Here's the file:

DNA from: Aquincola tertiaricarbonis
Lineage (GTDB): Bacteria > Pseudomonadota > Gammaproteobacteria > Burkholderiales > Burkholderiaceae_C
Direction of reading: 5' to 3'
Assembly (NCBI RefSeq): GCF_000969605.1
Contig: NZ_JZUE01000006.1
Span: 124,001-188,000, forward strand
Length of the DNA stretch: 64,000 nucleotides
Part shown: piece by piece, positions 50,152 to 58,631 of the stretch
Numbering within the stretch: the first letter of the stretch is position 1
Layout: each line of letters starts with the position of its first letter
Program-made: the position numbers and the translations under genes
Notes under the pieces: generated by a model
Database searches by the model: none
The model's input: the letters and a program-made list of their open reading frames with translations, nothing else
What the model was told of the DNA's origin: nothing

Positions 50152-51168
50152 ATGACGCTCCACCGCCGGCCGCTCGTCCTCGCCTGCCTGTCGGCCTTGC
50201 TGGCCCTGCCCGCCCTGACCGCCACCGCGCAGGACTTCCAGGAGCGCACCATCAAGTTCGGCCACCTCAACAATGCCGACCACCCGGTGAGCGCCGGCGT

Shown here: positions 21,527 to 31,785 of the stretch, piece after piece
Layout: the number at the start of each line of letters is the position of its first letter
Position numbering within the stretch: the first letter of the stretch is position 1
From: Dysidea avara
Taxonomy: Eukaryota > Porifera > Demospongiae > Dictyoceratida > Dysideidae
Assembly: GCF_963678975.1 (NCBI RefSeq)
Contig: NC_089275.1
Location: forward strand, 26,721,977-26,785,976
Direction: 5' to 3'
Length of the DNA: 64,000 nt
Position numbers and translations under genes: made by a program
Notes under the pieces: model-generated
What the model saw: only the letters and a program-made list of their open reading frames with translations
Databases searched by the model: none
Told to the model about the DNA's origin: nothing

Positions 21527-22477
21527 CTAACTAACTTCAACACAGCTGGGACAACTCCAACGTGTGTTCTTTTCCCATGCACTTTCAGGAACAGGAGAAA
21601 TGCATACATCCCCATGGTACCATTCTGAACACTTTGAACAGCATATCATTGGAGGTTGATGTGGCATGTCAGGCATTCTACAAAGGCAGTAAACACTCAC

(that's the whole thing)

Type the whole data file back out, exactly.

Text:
DNA from: Aquincola tertiaricarbonis
Lineage (GTDB): Bacteria > Pseudomonadota > Gammaproteobacteria > Burkholderiales > Burkholderiaceae_C
Direction of reading: 5' to 3'
Assembly (NCBI RefSeq): GCF_000969605.1
Contig: NZ_JZUE01000006.1
Span: 124,001-188,000, forward strand
Length of the DNA stretch: 64,000 nucleotides
Part shown: piece by piece, positions 50,152 to 58,631 of the stretch
Numbering within the stretch: the first letter of the stretch is position 1
Layout: each line of letters starts with the position of its first letter
Program-made: the position numbers and the translations under genes
Notes under the pieces: generated by a model
Database searches by the model: none
The model's input: the letters and a program-made list of their open reading frames with translations, nothing else
What the model was told of the DNA's origin: nothing

Positions 50152-51168
50152 ATGACGCTCCACCGCCGGCCGCTCGTCCTCGCCTGCCTGTCGGCCTTGC
50201 TGGCCCTGCCCGCCCTGACCGCCACCGCGCAGGACTTCCAGGAGCGCACCATCAAGTTCGGCCACCTCAACAATGCCGACCACCCGGTGAGCGCCGGCGT

Shown here: positions 21,527 to 31,785 of the stretch, piece after piece
Layout: the number at the start of each line of letters is the position of its first letter
Position numbering within the stretch: the first letter of the stretch is position 1
From: Dysidea avara
Taxonomy: Eukaryota > Porifera > Demospongiae > Dictyoceratida > Dysideidae
Assembly: GCF_963678975.1 (NCBI RefSeq)
Contig: NC_089275.1
Location: forward strand, 26,721,977-26,785,976
Direction: 5' to 3'
Length of the DNA: 64,000 nt
Position numbers and translations under genes: made by a program
Notes under the pieces: model-generated
What the model saw: only the letters and a program-made list of their open reading frames with translations
Databases searched by the model: none
Told to the model about the DNA's origin: nothing

Positions 21527-22477
21527 CTAACTAACTTCAACACAGCTGGGACAACTCCAACGTGTGTTCTTTTCCCATGCACTTTCAGGAACAGGAGAAA
21601 TGCATACATCCCCATGGTACCATTCTGAACACTTTGAACAGCATATCATTGGAGGTTGATGTGGCATGTCAGGCATTCTACAAAGGCAGTAAACACTCAC